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Forging Community Partnerships
Mobilizing community support has been a key strategy in how these schools develop rich programs for students. A spirit of entrepreneurship inspires their lead administrators to devote time and energy to build partnerships with students' families, universities, and civically minded businesses and nonprofit organizations. These proactive principals reach out to the community to garner resources. For many of these magnet schools, innovative curriculum is enhanced through internship programs sponsored by community businesses and local universities. As NEM's founding principal Jim McNiece recalls, "I was on a first-name basis with anyone who I thought could help the school. We felt that we have to give kids a reason to get on the bus and travel 15 miles to come to our school. There has to be a really good program at the end of the bus ride." He developed a 10-year active partnership with the Boeing Company, which donated money, equipment, trained staff, and mentored students. When Boeing changed its funding priorities, McNiece started anew with Raytheon Company, local museums, and other organizations. "There is an ebb and flow to partnerships because they are based on individuals, connections, and relationships."
NEM is adjacent to Wichita State University (WSU). NEM high school students attend special science programs at WSU's engineering facility on a regular basis and have access to equipment and software there. Juniors and seniors can attend WSU art classes and exhibit their work in shows at the Wichita Art Museum, Wichita Center for the Arts, and other public and private galleries.
Other partnerships magnet high schools develop are those that are dual-enrollment programs with local universities. Dual-credit courses enable students to accrue college credits while still in high school.12 At MLC, students can enroll in courses at Capital Community College and St. Joseph College with tuition and fees waived for one course each semester, provided they pass mathematics and English placement exams and have at least an 80 percent grade point average. Two schools have active advisory boards that leverage additional resources, similar to how a board of directors serves a nonprofit organization. The BTWHSPVA advisory board embarked on a capital campaign of $55 million to create a new facility on the original school site. As a result of this public-private partnership, the district, through local city bonds, has given $23 million, and the school has raised almost all of the remaining $32 million through private funds. The board includes 45 elected members who represent 34 local arts organizations. It also has helped the school develop community partnerships (see fig. 5 on p. 17), providing students with professional-level opportunities, such as performing with the Dallas Symphony Orchestra and taking master classes with renowned dance artists who serve as role models, providing inspiration.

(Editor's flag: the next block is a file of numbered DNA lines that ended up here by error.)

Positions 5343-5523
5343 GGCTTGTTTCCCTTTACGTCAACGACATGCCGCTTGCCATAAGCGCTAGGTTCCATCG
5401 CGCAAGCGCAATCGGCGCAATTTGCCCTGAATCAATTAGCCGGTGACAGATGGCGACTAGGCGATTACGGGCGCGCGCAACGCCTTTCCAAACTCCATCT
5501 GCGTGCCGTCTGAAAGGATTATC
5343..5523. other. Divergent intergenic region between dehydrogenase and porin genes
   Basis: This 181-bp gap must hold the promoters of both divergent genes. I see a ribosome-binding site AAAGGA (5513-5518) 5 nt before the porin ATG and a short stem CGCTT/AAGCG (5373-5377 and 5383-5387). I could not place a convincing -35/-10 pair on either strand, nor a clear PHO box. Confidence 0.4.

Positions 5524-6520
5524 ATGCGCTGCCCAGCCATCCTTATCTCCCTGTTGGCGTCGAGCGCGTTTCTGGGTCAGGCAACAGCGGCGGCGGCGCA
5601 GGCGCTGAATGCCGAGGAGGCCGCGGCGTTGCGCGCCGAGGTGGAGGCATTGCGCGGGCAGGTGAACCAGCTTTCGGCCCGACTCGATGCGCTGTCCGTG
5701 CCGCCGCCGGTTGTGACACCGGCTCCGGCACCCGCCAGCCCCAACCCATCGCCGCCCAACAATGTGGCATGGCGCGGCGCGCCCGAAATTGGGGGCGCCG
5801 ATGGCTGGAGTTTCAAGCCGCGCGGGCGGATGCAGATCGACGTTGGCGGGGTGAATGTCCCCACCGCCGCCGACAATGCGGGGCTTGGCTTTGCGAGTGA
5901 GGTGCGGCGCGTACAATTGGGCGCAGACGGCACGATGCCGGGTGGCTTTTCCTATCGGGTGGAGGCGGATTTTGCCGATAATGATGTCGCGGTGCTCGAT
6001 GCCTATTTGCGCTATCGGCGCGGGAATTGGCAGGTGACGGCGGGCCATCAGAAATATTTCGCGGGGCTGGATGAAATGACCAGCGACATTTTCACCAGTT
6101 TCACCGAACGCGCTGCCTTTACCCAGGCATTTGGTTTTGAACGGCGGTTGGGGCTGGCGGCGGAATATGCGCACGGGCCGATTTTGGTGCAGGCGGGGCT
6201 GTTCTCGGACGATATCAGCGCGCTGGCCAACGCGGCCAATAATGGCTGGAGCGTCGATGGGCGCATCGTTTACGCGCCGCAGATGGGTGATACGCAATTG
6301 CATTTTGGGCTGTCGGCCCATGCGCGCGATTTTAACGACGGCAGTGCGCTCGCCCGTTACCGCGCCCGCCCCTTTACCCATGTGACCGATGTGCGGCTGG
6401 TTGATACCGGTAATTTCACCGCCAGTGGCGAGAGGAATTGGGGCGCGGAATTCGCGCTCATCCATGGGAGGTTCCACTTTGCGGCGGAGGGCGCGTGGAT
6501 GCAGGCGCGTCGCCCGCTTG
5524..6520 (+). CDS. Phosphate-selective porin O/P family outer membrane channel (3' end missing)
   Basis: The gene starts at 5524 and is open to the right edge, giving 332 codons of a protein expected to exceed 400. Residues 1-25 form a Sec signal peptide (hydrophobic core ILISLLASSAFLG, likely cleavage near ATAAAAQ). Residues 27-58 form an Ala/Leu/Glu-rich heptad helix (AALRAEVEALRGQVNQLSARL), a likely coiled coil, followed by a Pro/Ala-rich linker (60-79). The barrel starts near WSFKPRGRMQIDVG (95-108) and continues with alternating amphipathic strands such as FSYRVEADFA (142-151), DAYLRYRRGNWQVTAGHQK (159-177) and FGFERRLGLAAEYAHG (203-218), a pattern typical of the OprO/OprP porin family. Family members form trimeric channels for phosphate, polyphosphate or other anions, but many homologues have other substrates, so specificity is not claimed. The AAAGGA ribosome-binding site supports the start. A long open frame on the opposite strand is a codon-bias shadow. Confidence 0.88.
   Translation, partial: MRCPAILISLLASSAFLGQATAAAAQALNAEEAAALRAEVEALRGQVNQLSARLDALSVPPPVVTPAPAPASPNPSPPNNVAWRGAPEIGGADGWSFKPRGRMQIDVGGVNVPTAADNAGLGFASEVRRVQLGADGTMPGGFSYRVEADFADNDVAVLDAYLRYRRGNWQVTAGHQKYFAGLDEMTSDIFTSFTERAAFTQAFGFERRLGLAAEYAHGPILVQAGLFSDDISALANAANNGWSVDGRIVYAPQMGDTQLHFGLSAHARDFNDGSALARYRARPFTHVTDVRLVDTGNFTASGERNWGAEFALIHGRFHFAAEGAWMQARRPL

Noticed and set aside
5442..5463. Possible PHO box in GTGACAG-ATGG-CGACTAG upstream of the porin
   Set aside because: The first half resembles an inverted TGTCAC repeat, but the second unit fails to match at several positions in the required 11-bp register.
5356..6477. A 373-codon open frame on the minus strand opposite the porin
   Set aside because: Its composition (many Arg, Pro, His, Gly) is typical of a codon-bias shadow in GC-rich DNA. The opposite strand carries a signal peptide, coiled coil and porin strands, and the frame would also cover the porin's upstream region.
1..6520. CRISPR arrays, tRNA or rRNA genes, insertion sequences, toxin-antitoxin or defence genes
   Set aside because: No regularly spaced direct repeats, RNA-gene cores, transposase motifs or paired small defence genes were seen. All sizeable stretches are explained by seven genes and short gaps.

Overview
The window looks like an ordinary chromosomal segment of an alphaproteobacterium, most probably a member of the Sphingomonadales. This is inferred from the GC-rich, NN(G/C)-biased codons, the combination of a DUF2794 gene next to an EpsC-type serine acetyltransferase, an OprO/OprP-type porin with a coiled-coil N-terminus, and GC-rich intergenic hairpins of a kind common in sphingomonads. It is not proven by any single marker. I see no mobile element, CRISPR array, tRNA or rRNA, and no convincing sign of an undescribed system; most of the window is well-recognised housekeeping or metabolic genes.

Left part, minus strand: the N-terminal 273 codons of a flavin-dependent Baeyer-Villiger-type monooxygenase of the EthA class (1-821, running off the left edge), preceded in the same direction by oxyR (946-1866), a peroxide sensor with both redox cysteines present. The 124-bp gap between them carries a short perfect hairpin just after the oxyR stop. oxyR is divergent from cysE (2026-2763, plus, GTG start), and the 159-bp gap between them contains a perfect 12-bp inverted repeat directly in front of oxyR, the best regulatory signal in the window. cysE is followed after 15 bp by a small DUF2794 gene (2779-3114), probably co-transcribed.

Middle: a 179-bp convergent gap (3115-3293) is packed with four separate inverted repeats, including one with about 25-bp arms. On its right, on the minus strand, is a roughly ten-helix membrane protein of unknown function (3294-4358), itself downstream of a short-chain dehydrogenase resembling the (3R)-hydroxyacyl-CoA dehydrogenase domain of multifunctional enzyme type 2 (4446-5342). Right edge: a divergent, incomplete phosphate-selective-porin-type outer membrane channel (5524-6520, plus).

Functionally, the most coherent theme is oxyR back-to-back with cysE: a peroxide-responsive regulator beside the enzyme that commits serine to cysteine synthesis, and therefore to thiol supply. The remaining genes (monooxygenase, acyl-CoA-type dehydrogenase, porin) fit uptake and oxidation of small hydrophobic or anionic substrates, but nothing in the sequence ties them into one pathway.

Partnerships with industry to support career-focused magnet programs have kept some of these schools on the cutting edge of innovative education. At Bravo, student research projects with university faculty and researchers connect students to the medical world, and they have the opportunity to pursue a medical certification course, gaining hands-on experience from neighboring medical and research facilities. There are mutual benefits for the school and its partners: Students learn from real-world applications and are exposed to high-level research and professional learning opportunities; hospitals and organizations gain volunteers while investing in the education of future nurses, doctors, researchers, and technicians.
At DASH, all students complete a career design portfolio (see /admins/comm/choice/magnet-hs/edlite-figure6.htmlfig. 6 on p. 18) that includes creating a resume as a step towards getting an internship in the community. Linking school course work to real-world experience is a critical component of a DASH student's education. The school's robust internship program provides students with the opportunity to go and work in top-notch design firms and art galleries; there they can learn what one staff member describes as "things we could never teach them."
These schools also garner support from various kinds of parent involvement. For example, at BTWHSPVA, each arts cluster has a parent guild. The school's Theatre Guild, for example, has 100 members and, according to its president, "assists students and teachers in the cluster with whatever needs they have," including raising money for costumes and for students to attend performances outside of school. CSAS parents commit to a minimum of 18 volunteer hours and, in 2006, they dedicated more than 28,000 hours within the school.